The research is part of an ongoing global quest for new battery chemistries able to store renewable solar and wind energy on the electric grid for use when the sun isn’t shining and the wind isn’t blowing.
Xiulei “David” Ji of the OSU College of Science and a collaboration that included HP Inc. and GROTTHUSS INC., an Oregon State spinout company, reported their findings in Nature Sustainability.
“The breakthrough represents a significant advancement toward making zinc metal batteries more accessible to consumers,” Ji said. “These batteries are essential for the installation of additional solar and wind farms. In addition, they offer a secure and efficient solution for home energy storage, as well as energy storage modules for communities that are vulnerable to natural disasters.”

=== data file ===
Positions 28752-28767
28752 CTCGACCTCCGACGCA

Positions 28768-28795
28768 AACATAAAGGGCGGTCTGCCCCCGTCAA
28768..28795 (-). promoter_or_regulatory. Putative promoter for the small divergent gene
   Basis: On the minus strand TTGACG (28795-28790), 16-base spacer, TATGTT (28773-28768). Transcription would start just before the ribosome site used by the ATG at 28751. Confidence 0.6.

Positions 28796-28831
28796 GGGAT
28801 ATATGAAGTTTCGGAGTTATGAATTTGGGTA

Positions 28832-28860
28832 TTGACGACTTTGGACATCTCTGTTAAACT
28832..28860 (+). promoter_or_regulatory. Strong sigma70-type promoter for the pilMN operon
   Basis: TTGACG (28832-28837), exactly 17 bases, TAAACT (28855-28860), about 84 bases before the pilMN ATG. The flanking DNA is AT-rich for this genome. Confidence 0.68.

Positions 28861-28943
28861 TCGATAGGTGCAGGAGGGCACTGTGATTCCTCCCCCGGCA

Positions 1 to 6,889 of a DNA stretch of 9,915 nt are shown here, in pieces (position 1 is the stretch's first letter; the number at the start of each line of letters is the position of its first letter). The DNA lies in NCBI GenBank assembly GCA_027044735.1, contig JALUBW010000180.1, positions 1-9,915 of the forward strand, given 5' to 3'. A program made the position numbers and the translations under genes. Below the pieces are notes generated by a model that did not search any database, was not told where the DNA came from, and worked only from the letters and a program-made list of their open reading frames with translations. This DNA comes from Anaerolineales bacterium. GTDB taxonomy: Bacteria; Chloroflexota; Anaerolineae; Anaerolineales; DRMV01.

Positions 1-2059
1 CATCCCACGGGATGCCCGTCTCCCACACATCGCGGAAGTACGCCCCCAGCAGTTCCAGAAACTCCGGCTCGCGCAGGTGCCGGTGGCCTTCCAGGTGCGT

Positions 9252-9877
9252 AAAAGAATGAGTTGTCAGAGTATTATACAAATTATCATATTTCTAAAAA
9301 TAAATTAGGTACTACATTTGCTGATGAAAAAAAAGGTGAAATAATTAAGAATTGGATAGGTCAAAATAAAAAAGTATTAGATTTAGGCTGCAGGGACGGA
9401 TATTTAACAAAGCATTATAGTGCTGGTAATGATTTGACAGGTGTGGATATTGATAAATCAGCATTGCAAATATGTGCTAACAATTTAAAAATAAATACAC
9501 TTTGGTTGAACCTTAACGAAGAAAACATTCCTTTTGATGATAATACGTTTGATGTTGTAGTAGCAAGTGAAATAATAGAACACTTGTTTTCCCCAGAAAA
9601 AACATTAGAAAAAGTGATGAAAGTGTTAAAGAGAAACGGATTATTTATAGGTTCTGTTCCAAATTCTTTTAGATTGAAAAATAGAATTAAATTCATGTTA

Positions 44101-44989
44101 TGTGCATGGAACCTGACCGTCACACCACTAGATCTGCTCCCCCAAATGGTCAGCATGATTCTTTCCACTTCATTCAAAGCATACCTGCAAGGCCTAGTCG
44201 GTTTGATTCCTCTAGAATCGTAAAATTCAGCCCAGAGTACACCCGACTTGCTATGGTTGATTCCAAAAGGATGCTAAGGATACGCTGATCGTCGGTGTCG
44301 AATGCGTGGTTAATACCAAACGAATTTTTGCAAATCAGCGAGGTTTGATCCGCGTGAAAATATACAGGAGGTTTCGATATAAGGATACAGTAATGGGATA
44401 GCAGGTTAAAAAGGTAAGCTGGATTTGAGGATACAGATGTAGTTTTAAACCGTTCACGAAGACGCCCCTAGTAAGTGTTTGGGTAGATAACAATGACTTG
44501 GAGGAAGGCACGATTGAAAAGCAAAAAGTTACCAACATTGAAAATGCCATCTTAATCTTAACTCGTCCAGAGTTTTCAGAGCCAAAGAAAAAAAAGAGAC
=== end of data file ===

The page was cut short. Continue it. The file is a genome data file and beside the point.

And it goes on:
A battery stores electricity in the form of chemical energy and through reactions converts it to electrical energy. There are many different types of batteries, but most of them work the same basic way and contain the same basic components.